Driving Home For Easter

Because of my sight problem, I get taxis to and from work, the cost of which is subsidised by the Access To Work scheme (I still pay a chunk of each fare myself, and I’m happy doing that). Access To Work have also paid for the magnification software and CCTV video magnifier I use in the office. It’s such an important scheme, as it really helps disabled people in the workplace. It’s certainly helped me for about a decade now. I suspect not all employers are aware of its existence however, and there are probably some disabled people who don’t know about it either. So it’s worth noting that it’s there.

Because I make so many taxi journeys, I’ve had a huge variety of different drivers. Some are very chatty and friendly, some like to have a bit of a moan and put the world to rights, some barely say anything at all, etc. And there are some drivers that tend to pick me up more regularly than others, including some that live relatively near to me compared to others.

So it can be a surprise when I get a new driver, because it feels like I know the entire fleet already by now. But that’s what happened today. Nothing special about that in itself, but I was pleased by the way he reacted midway through our conversation when it transpired I had a disability.

We had been chatting about films and other things, when he changed the subject by asking me if I drive. That may seem like a daft question, but even people who drive get taxis sometimes. But I don’t drive, because I can’t see well enough to do so. And that’s what I told him.

It clearly caught him by surprise, as he remarked that he didn’t realise I was disabled. Which I take as a compliment, and it was a valid point on his part to be fair, as there were no obvious clues to give me away. I don’t use a cane or a guide dog, the weather was dull and cloudy so I wasn’t struggling with glare, I didn’t struggle to see it was a taxi because I can see the plate on the door (I can’t read it, but I can make out enough of the colours and layout to know it’s the company I use), and he didn’t have time to look at my eyes as I got in the car to notice that they weren’t quite right.

Things could have got awkward at that point – sometimes finding out you have a disability can catch people off-guard and they don’t know what to say afterwards, so it kills the conversation. But in such a scenario, I try to avoid that outcome. I want them to realise that they don’t have to be sorry or nervous of talking about it, that I’m happy as I am, and that I’m happy to tell them about it. Not every disabled person will feel the same way as me – we’re all different and unique remember – but if people are interested and respectful in anything about me, that pleases me.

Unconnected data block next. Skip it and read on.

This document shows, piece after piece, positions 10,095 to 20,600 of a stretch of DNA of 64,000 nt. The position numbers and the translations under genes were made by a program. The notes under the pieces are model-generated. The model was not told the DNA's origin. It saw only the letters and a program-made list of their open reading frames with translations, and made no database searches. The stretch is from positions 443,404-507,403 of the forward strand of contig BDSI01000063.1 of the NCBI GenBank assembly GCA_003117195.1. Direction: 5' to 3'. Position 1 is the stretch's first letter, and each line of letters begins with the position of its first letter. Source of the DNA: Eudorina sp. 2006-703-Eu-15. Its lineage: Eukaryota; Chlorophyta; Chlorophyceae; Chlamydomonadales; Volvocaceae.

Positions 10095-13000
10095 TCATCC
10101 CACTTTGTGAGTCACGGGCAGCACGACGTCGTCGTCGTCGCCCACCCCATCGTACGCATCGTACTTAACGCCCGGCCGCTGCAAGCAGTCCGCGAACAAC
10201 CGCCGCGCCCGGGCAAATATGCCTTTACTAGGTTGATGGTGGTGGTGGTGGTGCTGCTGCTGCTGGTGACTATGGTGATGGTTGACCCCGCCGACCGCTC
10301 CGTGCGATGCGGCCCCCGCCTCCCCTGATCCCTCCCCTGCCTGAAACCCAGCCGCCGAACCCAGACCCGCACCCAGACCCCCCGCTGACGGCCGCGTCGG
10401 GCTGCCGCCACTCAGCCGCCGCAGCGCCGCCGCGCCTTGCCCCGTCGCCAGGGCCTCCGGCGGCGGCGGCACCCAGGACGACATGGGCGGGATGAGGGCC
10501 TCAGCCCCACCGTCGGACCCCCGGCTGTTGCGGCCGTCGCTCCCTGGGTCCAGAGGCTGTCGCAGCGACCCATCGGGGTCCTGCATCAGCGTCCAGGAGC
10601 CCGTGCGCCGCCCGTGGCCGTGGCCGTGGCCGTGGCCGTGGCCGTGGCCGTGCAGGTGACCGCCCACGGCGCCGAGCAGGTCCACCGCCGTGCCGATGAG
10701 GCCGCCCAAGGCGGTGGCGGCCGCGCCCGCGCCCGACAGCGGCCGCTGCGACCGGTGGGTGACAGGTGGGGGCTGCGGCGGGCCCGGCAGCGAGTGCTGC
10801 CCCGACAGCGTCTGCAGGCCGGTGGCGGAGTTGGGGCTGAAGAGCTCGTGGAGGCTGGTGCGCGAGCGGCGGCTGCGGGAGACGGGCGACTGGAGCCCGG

So I briefly explained Aniridia and Nystagmus to him, and gave him a sense of what I could see using references like the van ahead of us and the dashboard in front of me in the car. And he showed he was interested by asking questions about it, which I answered – whether the conditions are connected (do all people with Aniridia have Nystagmus or vice-versa), whether I’ve had it since birth, things like that. He didn’t ask anything that I would consider stupid or rude.

If I’d said I’d rather not discuss it instead, I know he would have been fine with that as well, he was a nice guy. I could tell he was a tiny bit nervous initially, in case he was straying into territory he shouldn’t by talking about it, which is understandable. But by answering openly, and keeping the conversation as upbeat as it had been already to that point, I was able to quickly put his mind at ease.

We even had a bit of laugh in relation to it, in the way that guys do – although he doesn’t have a sight issue like me, we agreed that we do at least share the same affliction of having dashing good looks, meaning it’s hard to pick a woman to go out with when there are lots of them keen to get our attention all the time. The hard decisions us handsome guys have to make, huh? šŸ˜‰

The conversation carried on normally afterwards, naturally moving on to other things as happens in any chat. My disability was just one topic in a varied mixture, which I liked. He didn’t ask anything stupid or fire lots of questions at me in rapid succession, he just took a friendly and respectful interest.

So I just thought I’d share my experience of a very pleasant journey home. Taxi drivers can have a reputation of being miserable moaners sometimes, but most of the ones I’ve met aren’t like that. The driver I had today was definitely one of the more friendly ones I’ve had – and he’s not the only one either, there are others like him who I get on just as well with. So I’m happy with the service I get.

And now I can relax for 4 days, a break I’ve definitely earned. I hope everyone has a Happy Easter! šŸ™‚

Author: Glen

Love London, love a laugh, love life. Visually impaired blogger, culture vulture & accessibility advocate, with aniridia & nystagmus, posting about my experiences & adventures.

One thought on “Driving Home For Easter”

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